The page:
22. Hall, M. (1999). Correlation-based feature selection for machine learning. PhD thesis, University of Waikato.Google Scholar
  23. Halteren, H., Zavrel, J., & Daelemans, W. (2001). Improving accuracy in word class tagging through the combination of machine learning systems. Computational Linguistics, 27(2), 199–229. doi: 10.1162/089120101750300508.CrossRefGoogle Scholar
  24. Hersh, W. R., & Hickam, D. H. (1995). Information retrieval in medicine: the SAPHIRE experience. Journal of the American Society for Information Science American Society for Information Science, 46, 743–747. doi:10.1002/(SICI)1097-4571(199512)46:10<743::AID-ASI5>3.0.CO;2-C.CrossRefGoogle Scholar
  25. Horn, L. R. (2001). A natural history of negation. Stanford, CA: Center for the Study of Language and Information. ISBN: 1575863367 Google Scholar
  26. Hripcsak, G., Knirsch, C. A., Jain, N. L., Stazesky, R. C., Pablos-mendez, A., & Fulmer, T. (1999). A health information network for managing innercity tuberculosis: Bridging clinical care, public health, and home care. Computers and Biomedical Research, an International Journal, 32(1), 67–76. doi: 10.1006/cbmr.1998.1496.CrossRefGoogle Scholar
  27. Java, A. (2007). A framework for modeling influence, opinions and structure in social media. In Proceedings of the Twenty-Second AAAI Conference on Artificial Intelligence, Vancouver, British Columbia, Canada, pp. 1933-1934. Google Scholar
  28. Kim, S., & Hovy, E. (2004). Determining the sentiment of opinions. In Proceedings of the 20th international conference on computational linguistics, August 23–27 Geneva, Switzerland, International Conference On Computational Linguistics.Google Scholar
  29. Kupiec, J. M. (1992). Robust part-of-speech tagging using a hidden Markov model. Computer Speech & Language, 6, 225–242. doi: 10.1016/0885-2308(92)90019-Z.CrossRefGoogle Scholar
  30. Kushmerick, N., Weld, D. S., & Doorenbos, R. B. (1997). Wrapper induction for information extraction. In International Joint Conference on Artificial Intelligence (IJCAI), pp. 729–737.Google Scholar
  31. Lafferty, J., McCallum, A., & Pereira, F. (2001). Conditional random fields: probabilistic models for segmenting and labeling sequence data. In Proceedings of the Eighteenth International Conference on Machine Learning (ICML-2001), pp. 282–289.Google Scholar
  32. Leroy, G., Chen, H., & Martinez, J. D. (2003). A shallow parser based on closed-class words to capture relations in biomedical text. Journal of Biomedical Informatics, 36, 145–158. doi: 10.1016/S1532-0464(03)00039-X.CrossRefGoogle Scholar
  33. Lindbergh, D. A. B., & Humphreys, B. L. (1993). The unified medical language system. In van Bemmel, J. H. & McCray, A. T. (Eds.), 1993 yearbook of medical informatics (pp. 41–51). The Netherlands: IMIA.Google Scholar
  34. Lingpipe. Home page, <>, Accessed 12 March 2007.
  35. McCallum, A. K. MALLET: A machine learning for language toolkit. Home page, Accessed 12 March 2007.
  36. Muslea, I., Minton, S., & Knoblock, C. (2001). Hierarchical wrapper induction for semistructured information sources. Journal of Autonomous Agents and Multi-Agent Systems, 4, 93–114.Google Scholar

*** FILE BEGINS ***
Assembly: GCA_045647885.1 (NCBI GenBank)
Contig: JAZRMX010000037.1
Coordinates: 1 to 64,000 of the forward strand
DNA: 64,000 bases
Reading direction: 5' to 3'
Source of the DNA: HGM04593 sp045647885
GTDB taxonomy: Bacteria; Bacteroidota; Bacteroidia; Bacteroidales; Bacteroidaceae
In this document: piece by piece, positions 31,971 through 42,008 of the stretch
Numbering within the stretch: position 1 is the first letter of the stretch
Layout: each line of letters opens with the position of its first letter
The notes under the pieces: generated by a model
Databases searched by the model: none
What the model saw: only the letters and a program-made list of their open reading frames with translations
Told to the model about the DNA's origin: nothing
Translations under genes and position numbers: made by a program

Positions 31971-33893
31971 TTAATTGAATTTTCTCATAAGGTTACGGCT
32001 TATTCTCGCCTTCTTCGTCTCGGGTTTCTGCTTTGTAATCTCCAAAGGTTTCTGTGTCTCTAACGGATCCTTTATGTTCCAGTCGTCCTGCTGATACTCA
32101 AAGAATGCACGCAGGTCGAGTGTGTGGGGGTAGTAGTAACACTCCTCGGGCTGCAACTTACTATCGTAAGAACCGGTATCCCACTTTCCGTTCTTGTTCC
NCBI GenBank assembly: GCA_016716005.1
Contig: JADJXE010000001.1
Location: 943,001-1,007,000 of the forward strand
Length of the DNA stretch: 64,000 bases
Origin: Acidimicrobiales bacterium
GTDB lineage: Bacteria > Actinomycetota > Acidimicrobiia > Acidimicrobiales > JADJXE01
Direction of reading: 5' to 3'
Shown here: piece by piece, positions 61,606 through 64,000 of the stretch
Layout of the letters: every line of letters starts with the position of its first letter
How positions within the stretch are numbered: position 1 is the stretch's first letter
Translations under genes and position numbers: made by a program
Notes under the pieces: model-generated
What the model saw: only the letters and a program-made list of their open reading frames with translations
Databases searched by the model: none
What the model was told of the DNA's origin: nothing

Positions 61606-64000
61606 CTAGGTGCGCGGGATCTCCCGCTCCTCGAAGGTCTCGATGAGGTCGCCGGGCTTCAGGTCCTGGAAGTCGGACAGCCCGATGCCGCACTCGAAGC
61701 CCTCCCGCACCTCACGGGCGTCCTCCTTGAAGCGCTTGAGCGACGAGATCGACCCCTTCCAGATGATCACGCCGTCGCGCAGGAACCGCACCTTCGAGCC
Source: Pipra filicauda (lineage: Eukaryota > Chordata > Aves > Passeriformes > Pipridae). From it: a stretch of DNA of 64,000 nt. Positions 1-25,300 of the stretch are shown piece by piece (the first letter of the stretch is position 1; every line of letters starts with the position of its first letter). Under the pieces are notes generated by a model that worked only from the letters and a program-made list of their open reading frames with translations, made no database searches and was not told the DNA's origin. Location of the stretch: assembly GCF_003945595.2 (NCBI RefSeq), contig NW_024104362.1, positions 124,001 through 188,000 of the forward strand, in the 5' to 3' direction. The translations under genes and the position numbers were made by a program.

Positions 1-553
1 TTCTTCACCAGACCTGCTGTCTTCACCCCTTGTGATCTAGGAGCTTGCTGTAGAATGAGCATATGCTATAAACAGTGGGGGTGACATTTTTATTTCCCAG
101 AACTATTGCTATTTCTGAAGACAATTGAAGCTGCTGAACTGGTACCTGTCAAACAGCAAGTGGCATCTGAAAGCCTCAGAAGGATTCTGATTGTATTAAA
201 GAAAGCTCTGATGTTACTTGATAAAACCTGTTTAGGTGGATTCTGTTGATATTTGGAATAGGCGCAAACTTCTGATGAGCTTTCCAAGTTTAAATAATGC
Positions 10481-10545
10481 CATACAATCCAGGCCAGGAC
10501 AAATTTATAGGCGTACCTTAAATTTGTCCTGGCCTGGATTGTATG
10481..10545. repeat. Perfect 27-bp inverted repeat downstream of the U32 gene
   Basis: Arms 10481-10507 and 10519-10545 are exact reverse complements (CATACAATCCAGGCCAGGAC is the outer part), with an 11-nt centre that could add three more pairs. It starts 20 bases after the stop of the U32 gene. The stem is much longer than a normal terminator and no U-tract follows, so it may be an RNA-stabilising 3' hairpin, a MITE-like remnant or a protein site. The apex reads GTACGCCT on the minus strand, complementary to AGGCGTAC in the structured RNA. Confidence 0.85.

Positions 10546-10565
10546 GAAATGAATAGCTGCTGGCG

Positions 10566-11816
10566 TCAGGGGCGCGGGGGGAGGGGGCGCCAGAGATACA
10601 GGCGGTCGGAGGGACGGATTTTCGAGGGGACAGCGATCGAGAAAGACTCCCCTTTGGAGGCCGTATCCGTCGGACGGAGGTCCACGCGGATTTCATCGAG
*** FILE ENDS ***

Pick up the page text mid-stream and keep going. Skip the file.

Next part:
37. Mutalik, P. G., Deshpande, A., & Nadkarni, P. M. (2001). Use of general-purpose negation detection to augment concept indexing of medical documents: A quantitative study using the UMLS. Journal of the American Medical Informatics Association, 8(6), 598–609.Google Scholar
  38. Myers, E. W., & An, O. (1986). (ND) Difference algorithm and its variations. Algorithmica, 1(1), 251–266. doi: 10.1007/BF01840446.zbMATHCrossRefMathSciNetGoogle Scholar
  39. Nadkarni, P. (2000). Information retrieval in medicine: Overview and applications. Journal of Postgraduate Medicine, 46(2), 116–122.Google Scholar
  40. Perner, P. (2001). Improving the accuracy of decision tree induction by feature pre-selection. Applied Artificial Intelligence, 15(8), 747–760. doi: 10.1080/088395101317018582.CrossRefGoogle Scholar
  41. Quinlan, J. (1993). C4.5: Programs for machine learning. Morgan Kaufmann, Los Altos, CA.Google Scholar
  42. Rigoutsos, I., & Floratos, A. (1998). Combinatorial pattern discovery in biological sequences: The TEIRESIAS algorithm. Bioinformatics (Oxford, England), 14(2), 229.Google Scholar
  43. Rokach, L., Averbuch, M., & Maimon, O. (2004). Information retrieval system for medical narrative reports (pp. 217–228). Lecture notes in artificial intelligence, 3055. Springer-Verlag.Google Scholar
  44. Sebastiani, F. (2002). Machine learning in automated text categorization. ACM Computing Surveys, 34(1), 1–47. doi: 10.1145/505282.505283.CrossRefGoogle Scholar
  45. Seymore, K., McCallum, A., & Rosenfeld, R. (1999) Learning hidden markov model structure for information extraction. In Proceedings of the Sixteenth National Conference on Artificial Intelligence: Workshop on Machine Learning for Information Extraction. Orlando, FL, pp. 37–42.Google Scholar
  46. Smith, L., Rindflesch, T., & Wilbur, W. J. (2004). MedPost: A part-of-speech tagger for biomedical text. Bioinformatics (Oxford, England), 20(14), 2320–2321. doi: 10.1093/bioinformatics/bth227.CrossRefGoogle Scholar
  47. Soderland, S. (1999). Learning information extraction rules for semi-structured and free text. Machine Learning, 34, 233–272. doi: 10.1023/A:1007562322031.zbMATHCrossRefGoogle Scholar
  48. Tottie, G. (1991). Negation in English speech and writing: a study in variation. Academic Press: New York.Google Scholar
  49. Turney, P. (2002). Thumbs up or thumbs down? Semantic orientation applied to unsupervised classification of reviews, In Proceedings of the 40th annual meeting of the Association for Computational Linguistics (ACL'02), Philadelphia, PA, pp. 417–424. Google Scholar
  50. Van Rijsbergen, C. J. (1979). Information retrieval (2nd ed.). London: Butterworths.Google Scholar
  51. Wilson, T., Wiebe, J., & Hoffmann, P. (2005). Recognizing contextual polarity in phrase-level sentiment analysis. In Proceedings of the Conference on Human Language Technology and Empirical Methods in Natural Language Processing, Vancouver, BC, Canada.Google Scholar
  52. Witten, I. H., & Eibe, F. (2005). Data mining: Practical machine learning tools and techniques (2nd ed.). San Francisco: Morgan Kaufmann.Google Scholar

Copyright information

© Springer Science+Business Media, LLC 2008

Authors and Affiliations

  1. 1.Department of Information Systems EngineeringBen Gurion UniversityBeer ShevaIsrael
  2. 2.Department of Industrial EngineeringTel-Aviv UniversityTel-AvivIsrael

Personalised recommendations